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AG Nessel Joins Coalition in Calling for Broader, More Robust Federal Strategy to Fight Plastic Pollution Crisis

LANSING — Michigan Attorney General Dana Nessel announced joining a coalition of 14 attorneys general in urging the Biden administration to adopt a more comprehensive strategy to combat the plastic pollution crisis. Plastic does not fully degrade, instead breaking down into smaller pieces called microplastics, which have been found in drinking water, food, air, and even human blood and living lung tissue. Plastic manufacturing itself is highly hazardous, with the pollution burden disproportionately affecting low-income communities and communities of color. In the letter addressed to the U.S. Environmental Protection Agency (EPA), the coalition called on the agency to implement a broader and more robust plan that would not only improve plastic waste management, but would also dramatically reduce the production of plastic materials and decrease our reliance on them. 

As the global production of plastics has skyrocketed, so has the resulting waste, which pollutes America’s land and water. But the dangerous impacts of plastics begin well before they are consumed and turned into waste. Plastic manufacturing plants are often located in or near low-income communities and communities of color. Such communities bear the brunt of the plastic pollution crisis — breathing in the worst air, drinking the worst water, and tragically, developing cancer at higher rates.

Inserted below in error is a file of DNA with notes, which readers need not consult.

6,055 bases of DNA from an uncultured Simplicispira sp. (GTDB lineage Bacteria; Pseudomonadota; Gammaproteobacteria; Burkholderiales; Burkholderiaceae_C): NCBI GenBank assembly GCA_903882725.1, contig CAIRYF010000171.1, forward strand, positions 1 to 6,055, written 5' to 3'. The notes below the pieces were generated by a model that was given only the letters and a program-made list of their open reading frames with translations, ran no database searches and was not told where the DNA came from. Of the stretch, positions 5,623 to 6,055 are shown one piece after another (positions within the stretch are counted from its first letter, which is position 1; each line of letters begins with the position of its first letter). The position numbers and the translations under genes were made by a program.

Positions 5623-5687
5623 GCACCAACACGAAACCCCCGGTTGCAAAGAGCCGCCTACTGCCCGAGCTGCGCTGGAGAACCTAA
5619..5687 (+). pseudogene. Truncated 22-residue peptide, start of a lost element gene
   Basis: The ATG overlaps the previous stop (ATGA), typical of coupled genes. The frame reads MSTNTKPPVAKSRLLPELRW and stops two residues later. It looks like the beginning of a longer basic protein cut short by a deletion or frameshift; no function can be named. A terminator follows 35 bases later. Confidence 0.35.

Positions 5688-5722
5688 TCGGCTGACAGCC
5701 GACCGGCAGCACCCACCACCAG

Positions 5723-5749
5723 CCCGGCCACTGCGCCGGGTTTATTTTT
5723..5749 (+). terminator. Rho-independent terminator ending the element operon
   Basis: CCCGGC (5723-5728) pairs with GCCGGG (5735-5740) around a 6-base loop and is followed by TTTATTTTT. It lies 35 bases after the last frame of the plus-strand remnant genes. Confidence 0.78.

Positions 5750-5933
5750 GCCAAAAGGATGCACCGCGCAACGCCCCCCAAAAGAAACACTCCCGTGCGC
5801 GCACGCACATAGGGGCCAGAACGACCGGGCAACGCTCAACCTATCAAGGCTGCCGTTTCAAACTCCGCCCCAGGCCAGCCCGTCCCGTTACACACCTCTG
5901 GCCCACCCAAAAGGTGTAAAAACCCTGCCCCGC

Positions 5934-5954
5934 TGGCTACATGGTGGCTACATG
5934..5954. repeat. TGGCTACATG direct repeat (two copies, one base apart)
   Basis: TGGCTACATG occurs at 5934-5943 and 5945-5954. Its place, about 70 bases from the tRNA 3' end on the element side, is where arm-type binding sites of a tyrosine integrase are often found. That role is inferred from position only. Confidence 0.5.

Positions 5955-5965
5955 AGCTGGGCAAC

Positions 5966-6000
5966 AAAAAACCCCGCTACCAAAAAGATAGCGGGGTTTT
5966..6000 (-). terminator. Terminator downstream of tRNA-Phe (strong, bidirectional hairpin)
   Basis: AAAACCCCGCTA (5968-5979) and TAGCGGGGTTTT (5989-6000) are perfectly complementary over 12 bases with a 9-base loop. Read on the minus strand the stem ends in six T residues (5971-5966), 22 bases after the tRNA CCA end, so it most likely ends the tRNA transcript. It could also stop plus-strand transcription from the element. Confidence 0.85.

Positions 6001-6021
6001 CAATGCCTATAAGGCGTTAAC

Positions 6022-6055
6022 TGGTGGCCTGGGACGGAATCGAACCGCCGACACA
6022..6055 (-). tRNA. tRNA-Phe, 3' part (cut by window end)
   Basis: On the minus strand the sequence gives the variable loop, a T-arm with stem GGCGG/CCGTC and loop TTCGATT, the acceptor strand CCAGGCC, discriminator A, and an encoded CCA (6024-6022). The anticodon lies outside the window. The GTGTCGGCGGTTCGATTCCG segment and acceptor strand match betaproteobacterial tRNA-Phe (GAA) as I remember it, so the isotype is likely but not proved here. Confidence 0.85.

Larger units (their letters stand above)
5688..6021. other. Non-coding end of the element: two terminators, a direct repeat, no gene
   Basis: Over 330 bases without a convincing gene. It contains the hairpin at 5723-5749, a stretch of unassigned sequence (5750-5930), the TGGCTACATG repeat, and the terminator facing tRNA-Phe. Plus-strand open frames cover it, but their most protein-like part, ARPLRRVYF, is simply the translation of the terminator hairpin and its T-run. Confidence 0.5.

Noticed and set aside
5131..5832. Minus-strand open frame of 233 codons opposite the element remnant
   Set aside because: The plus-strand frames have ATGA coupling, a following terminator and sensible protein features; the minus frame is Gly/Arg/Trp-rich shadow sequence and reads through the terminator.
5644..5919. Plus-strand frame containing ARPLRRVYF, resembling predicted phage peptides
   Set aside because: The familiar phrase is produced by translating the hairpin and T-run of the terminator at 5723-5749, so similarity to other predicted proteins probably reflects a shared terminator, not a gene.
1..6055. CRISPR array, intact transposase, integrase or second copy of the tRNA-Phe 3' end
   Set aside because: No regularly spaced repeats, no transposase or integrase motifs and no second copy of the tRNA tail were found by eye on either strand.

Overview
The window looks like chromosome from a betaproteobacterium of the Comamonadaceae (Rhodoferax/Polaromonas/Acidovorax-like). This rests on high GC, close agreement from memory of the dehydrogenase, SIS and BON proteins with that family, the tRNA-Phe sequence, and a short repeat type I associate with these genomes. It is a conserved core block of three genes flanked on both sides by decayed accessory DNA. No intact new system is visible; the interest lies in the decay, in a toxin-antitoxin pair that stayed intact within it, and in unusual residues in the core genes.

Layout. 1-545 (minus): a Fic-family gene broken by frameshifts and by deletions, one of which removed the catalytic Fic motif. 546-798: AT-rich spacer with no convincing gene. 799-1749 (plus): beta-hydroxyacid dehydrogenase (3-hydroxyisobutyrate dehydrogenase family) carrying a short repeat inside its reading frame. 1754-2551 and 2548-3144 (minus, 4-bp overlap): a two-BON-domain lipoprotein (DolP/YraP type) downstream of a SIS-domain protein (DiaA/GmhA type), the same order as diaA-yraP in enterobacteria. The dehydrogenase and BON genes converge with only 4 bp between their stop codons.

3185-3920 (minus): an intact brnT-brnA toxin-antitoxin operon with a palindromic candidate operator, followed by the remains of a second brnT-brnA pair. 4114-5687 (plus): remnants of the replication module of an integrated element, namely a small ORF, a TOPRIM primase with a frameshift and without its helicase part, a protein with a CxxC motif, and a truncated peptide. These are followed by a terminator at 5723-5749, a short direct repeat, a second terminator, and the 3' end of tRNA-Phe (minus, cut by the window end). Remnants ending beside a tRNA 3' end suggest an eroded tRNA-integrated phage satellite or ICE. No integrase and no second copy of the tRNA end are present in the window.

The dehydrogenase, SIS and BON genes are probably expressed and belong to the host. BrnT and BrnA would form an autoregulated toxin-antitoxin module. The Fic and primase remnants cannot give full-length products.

“All Michigan communities deserve to be safe from the harmful effects of plastics pollution,” Nessel said. “Our defense of Michigan’s natural resources includes protecting them from the chemicals produced by the manufacture and disposal of plastics. I stand firmly with my colleagues in asking the Biden administration for a robust plan that responds to the plastics pollution crisis and reduces our nation’s global plastics footprint in meaningful ways.” 

The nation’s strategy in dealing with plastics has historically focused on improving recycling and cleaning up plastic pollution when it is already too late. In the letter, the coalition urges the EPA to broaden its approach and implement aggressive interventions at every stage of the plastic waste life cycle, including measures to dramatically reduce the production of virgin plastic, i.e. new, unused plastic. The letter also recommends that EPA not consider any process other than mechanical recycling to qualify as “recycling” unless the process meets rigorous standards that promote circularity and protect the environment and human health.  

Specific recommendations by the coalition include: 

  • Reducing plastic production as part of global, U.S., and state greenhouse gas emissions targets. 
  • Protecting communities from new petrochemical plants or capacity expansion at existing plants. 
  • Prioritizing funding innovative strategies that reduce overall plastic use and plastic packaging needs and that promote the reuse of materials.
  • Combat deceptive environmental marketing, including the deceptive use of the chasing arrows symbol, by adopting and administering a national plastics product labeling standard.
  • Adopting stringent criteria for processes other than mechanical recycling to qualify as “recycling” that protect the environment and human health.
  • Broadening the scope of the plastic waste reduction strategy to include assessments of the fast fashion industry, which produces and sells cheap polyester clothing meant to be minimally worn and disposed of quickly, resulting in a massive volume of textiles ending up in landfills frequently. 

In issuing the letter, Attorney General Nessel joins the attorneys general of California, Colorado, Connecticut, Delaware, the District of Columbia, Maryland, Massachusetts, Minnesota, New Jersey, New York, Oregon, Pennsylvania, and Vermont. 

A copy of the letter can be found here.


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